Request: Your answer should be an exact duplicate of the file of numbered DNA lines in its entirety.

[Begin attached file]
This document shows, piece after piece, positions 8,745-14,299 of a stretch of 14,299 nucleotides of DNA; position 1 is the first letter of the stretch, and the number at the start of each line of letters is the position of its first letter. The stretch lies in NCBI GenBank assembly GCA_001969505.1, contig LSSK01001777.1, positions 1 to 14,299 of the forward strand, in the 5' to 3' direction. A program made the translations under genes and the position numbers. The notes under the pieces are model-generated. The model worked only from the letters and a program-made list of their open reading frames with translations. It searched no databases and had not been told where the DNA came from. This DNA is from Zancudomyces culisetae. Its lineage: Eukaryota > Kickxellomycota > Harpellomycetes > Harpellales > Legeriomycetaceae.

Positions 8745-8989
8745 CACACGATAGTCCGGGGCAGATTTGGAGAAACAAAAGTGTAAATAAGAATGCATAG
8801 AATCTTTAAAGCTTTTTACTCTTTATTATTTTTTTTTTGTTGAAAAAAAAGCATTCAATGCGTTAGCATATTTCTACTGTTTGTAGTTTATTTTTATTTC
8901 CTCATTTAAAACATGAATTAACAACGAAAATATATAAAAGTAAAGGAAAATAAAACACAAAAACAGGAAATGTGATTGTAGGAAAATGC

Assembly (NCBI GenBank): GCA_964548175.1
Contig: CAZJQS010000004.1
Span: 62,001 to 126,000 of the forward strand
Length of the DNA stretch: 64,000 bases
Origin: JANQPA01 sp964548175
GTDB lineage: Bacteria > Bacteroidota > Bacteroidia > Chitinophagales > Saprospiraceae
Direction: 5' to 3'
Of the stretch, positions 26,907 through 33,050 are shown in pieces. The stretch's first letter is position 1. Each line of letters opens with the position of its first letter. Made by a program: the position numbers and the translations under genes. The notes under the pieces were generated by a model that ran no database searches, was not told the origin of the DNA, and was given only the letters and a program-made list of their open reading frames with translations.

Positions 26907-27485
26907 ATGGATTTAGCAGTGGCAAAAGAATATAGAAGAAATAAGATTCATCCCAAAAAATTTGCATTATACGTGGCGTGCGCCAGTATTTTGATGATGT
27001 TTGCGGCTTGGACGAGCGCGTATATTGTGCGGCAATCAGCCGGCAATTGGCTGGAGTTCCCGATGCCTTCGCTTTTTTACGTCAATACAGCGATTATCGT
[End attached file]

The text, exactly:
This document shows, piece after piece, positions 8,745-14,299 of a stretch of 14,299 nucleotides of DNA; position 1 is the first letter of the stretch, and the number at the start of each line of letters is the position of its first letter. The stretch lies in NCBI GenBank assembly GCA_001969505.1, contig LSSK01001777.1, positions 1 to 14,299 of the forward strand, in the 5' to 3' direction. A program made the translations under genes and the position numbers. The notes under the pieces are model-generated. The model worked only from the letters and a program-made list of their open reading frames with translations. It searched no databases and had not been told where the DNA came from. This DNA is from Zancudomyces culisetae. Its lineage: Eukaryota > Kickxellomycota > Harpellomycetes > Harpellales > Legeriomycetaceae.

Positions 8745-8989
8745 CACACGATAGTCCGGGGCAGATTTGGAGAAACAAAAGTGTAAATAAGAATGCATAG
8801 AATCTTTAAAGCTTTTTACTCTTTATTATTTTTTTTTTGTTGAAAAAAAAGCATTCAATGCGTTAGCATATTTCTACTGTTTGTAGTTTATTTTTATTTC
8901 CTCATTTAAAACATGAATTAACAACGAAAATATATAAAAGTAAAGGAAAATAAAACACAAAAACAGGAAATGTGATTGTAGGAAAATGC

Assembly (NCBI GenBank): GCA_964548175.1
Contig: CAZJQS010000004.1
Span: 62,001 to 126,000 of the forward strand
Length of the DNA stretch: 64,000 bases
Origin: JANQPA01 sp964548175
GTDB lineage: Bacteria > Bacteroidota > Bacteroidia > Chitinophagales > Saprospiraceae
Direction: 5' to 3'
Of the stretch, positions 26,907 through 33,050 are shown in pieces. The stretch's first letter is position 1. Each line of letters opens with the position of its first letter. Made by a program: the position numbers and the translations under genes. The notes under the pieces were generated by a model that ran no database searches, was not told the origin of the DNA, and was given only the letters and a program-made list of their open reading frames with translations.

Positions 26907-27485
26907 ATGGATTTAGCAGTGGCAAAAGAATATAGAAGAAATAAGATTCATCCCAAAAAATTTGCATTATACGTGGCGTGCGCCAGTATTTTGATGATGT
27001 TTGCGGCTTGGACGAGCGCGTATATTGTGCGGCAATCAGCCGGCAATTGGCTGGAGTTCCCGATGCCTTCGCTTTTTTACGTCAATACAGCGATTATCGT